South Korea wants to promote electric vehicles to its urban-centric population, but the country faces a number of roadblocks, including a limited number of dedicated charging stations. The country’s capital, Seoul, is rolling out an ambitious plan that will turn regular outlets into Level 2 Chargers, while keeping track of who is using the power, and where.
At the core of the plan is the EV-Line charger, which can plug into any of Korea’s standard outlets, which typically operate at 220-volts (compared to 120 in the U.S.). EV-Line and the Seoul government are working with private companies to open up outlets in parking garages and apartment buildings that would allow EV owners to plug an EV-Line into these outlets.
Fitted with a RFID tag attached to the EV owner, the info is sent back to a company called Power Cube, which can determine how much power is being used and where, thus paying South Korea’s main utility for the power. Customers, in turn, pay Power Cube based on their usage. No mo jostling over limited charging stations; now every outlet can be a car charger, which is great for Seoul’s mostly apartment-dwelling population.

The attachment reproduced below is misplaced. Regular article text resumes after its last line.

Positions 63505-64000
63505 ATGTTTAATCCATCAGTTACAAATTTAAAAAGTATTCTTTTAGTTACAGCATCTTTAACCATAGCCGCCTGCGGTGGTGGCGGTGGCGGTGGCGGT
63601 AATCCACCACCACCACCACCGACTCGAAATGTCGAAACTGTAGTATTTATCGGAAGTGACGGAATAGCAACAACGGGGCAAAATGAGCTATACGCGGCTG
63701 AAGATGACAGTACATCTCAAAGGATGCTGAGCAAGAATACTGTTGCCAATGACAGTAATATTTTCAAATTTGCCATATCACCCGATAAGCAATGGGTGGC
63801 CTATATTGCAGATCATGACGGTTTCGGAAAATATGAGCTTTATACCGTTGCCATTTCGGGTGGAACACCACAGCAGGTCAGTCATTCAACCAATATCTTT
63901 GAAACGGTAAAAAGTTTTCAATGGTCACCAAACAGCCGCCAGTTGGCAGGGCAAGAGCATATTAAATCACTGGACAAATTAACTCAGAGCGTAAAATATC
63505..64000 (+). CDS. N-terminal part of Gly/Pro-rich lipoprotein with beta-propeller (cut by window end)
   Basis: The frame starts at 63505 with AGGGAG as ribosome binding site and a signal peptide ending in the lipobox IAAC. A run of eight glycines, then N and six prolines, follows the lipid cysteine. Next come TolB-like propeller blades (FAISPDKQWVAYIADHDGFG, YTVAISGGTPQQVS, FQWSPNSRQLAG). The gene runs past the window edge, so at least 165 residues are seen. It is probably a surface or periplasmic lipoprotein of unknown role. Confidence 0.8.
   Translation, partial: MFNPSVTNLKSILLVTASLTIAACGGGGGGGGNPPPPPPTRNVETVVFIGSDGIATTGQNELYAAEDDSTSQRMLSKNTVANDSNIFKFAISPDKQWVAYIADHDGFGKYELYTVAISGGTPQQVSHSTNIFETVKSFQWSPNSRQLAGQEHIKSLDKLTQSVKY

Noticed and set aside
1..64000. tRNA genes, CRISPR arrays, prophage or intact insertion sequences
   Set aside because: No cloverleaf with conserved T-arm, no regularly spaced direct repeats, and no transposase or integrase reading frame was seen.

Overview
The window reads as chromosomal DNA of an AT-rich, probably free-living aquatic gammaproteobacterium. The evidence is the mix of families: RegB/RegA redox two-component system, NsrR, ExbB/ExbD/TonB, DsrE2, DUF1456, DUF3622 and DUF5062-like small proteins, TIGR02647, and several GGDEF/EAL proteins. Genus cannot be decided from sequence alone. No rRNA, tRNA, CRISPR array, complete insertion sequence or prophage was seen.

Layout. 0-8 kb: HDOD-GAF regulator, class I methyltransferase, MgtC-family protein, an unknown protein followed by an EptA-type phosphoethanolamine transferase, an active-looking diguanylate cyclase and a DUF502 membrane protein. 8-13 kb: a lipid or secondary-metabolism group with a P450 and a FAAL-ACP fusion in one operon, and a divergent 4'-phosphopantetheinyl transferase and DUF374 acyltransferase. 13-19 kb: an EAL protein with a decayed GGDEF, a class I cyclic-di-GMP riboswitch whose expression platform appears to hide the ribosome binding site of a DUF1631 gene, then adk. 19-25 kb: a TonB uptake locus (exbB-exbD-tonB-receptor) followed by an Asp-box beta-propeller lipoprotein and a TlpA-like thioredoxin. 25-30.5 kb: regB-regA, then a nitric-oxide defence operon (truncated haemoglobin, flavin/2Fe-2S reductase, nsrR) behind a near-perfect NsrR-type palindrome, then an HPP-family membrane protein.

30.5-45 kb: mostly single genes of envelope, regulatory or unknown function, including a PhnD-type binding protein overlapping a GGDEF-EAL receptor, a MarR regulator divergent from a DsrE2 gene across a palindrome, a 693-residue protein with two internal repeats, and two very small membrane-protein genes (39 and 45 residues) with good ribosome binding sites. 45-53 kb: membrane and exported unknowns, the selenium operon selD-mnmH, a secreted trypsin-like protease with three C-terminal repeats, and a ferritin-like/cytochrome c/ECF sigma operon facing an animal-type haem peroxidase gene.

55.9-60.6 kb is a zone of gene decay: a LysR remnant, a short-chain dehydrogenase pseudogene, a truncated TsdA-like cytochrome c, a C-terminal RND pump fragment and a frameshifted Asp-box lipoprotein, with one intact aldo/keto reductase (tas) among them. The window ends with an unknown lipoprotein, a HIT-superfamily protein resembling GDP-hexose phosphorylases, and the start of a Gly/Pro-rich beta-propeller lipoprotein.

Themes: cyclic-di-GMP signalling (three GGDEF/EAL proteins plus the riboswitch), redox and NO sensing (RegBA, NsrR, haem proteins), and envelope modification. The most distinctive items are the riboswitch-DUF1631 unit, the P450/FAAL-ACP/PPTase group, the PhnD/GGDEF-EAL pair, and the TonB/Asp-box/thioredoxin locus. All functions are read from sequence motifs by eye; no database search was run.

There are less than a 1,000 dedicated Level 2 charging stations in Seoul right now, and even fewer EVs, but the ambitious plan calls for 100,000 outlets open to this special EV-Line plug by 2018. That would give EV drivers many more options when it comes to plugging in, with typical charging times taking between six and eight hours for a car like the Kia Soul EV (which I’m still test driving).
If the government is really serious about getting electric cars on its roads though, they’ll need to add in some other incentives, like access to bus lanes and tax rebates. But turning any plug into an EV charger could make owning an electric car a lot easier in Best Korea.